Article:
Skirmishes broke out in a shopping mall in Kowloon Bay on Saturday, as pro-China groups attacked passers-by and vandalised pro-democracy “Lennon Walls” in several neighbourhoods.

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Amoy Plaza. Photo: StandNews.

At around 2pm, pro-Beijing groups waved Chinese national flags at Kowloon Bay’s Amoy Plaza and sang the national anthem. About an hour later, clashes broke out between the group and pro-democracy demonstrators.

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Pro-China supporters at Amoy Plaza. Photo: Stand News.

Riot police arrived at around 3:30pm and arrested several young men wearing black facemasks. Those carrying the Chinese national flags were not taken away, Stand News reported.

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Pro-China and pro-police supporters in Amoy Plaza. Photo: Stand News.

According to RTHK, the police action was criticised by mall-goers, who questioned why officers did not also arrest those who carried Chinese flags but were involved in the clashes.

Amoy Plaza scuffles
An elderly from “Protect the Children” stood between mall-goers and police officers. Photo: Chau Ho Man/USP United Social Press.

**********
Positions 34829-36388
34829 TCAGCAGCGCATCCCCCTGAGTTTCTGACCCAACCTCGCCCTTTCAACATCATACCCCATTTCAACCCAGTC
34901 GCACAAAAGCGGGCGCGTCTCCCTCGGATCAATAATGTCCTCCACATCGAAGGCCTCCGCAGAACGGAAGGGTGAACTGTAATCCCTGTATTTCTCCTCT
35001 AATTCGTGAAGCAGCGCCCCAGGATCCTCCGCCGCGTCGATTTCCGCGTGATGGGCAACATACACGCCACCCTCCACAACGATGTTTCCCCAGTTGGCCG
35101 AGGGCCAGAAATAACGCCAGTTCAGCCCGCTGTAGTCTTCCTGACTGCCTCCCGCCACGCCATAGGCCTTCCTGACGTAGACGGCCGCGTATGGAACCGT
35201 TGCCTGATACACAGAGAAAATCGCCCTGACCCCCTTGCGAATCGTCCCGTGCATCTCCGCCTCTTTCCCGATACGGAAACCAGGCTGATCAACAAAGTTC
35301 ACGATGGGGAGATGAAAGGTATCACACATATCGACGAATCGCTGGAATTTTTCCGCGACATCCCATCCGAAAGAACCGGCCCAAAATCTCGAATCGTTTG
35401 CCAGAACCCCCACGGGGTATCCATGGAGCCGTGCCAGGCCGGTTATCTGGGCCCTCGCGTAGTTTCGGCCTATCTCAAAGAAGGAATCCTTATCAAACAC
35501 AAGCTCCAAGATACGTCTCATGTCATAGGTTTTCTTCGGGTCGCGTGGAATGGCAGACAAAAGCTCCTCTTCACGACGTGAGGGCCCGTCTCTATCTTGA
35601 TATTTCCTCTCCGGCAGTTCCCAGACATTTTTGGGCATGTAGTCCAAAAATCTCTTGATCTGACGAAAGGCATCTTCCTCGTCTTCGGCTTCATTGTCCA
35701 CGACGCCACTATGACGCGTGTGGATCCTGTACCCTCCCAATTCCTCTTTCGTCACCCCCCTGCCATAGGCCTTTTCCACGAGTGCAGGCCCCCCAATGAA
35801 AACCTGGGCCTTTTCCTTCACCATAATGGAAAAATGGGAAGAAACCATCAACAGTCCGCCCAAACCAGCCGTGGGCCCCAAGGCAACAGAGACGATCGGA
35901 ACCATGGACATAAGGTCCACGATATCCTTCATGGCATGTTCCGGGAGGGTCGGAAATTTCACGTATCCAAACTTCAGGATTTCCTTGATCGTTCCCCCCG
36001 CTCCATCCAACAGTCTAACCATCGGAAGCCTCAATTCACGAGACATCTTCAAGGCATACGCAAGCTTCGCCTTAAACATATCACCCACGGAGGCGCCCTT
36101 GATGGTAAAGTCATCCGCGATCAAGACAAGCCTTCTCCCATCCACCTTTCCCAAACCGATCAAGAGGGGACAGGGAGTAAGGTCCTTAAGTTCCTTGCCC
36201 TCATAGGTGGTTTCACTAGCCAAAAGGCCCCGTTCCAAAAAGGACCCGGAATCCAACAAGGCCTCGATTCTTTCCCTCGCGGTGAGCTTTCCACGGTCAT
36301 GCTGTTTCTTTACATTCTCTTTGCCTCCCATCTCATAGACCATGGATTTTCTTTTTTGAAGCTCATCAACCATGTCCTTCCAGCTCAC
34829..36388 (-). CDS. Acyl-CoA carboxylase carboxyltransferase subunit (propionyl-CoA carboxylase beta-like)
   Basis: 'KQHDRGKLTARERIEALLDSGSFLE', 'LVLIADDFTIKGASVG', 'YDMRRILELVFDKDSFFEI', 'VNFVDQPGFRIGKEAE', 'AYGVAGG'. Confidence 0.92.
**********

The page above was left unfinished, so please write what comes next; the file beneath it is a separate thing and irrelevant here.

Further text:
Members of the senior citizen group Protect the Children showed up and attempted to prevent officers from advancing into the mall area.

amoy plaza scuffles
Scuffles broke out between pro-China and pro-democracy supporters in Amoy Plaza. Photo: Stand News.

A man, who identified himself as a resident nearby, told journalists that his son was taken away by police during the chaos.

“My son came to the mall only to buy food and other things, how is his arrest possible? I don’t know what happened. [The police] did not explain to me what happened,” he said, visibly upset. “Are the police arresting anyone as long as they are young?”

The city’s shopping centres have become the site of nightly gatherings of anti-government demonstrators throughout the week, with hundreds singing protest songs and chanting slogans.

Lennon Walls targeted

Pro-China groups were also seen vandalising pro-democracy “Lennon Wall” message boards on Saturday in other local neighbourhoods, including at Kowloon Bay, Fortress Hill, Hang Hau and Tiu Keng Leng.

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A Lennon Wall in Hang Hau was vandalised.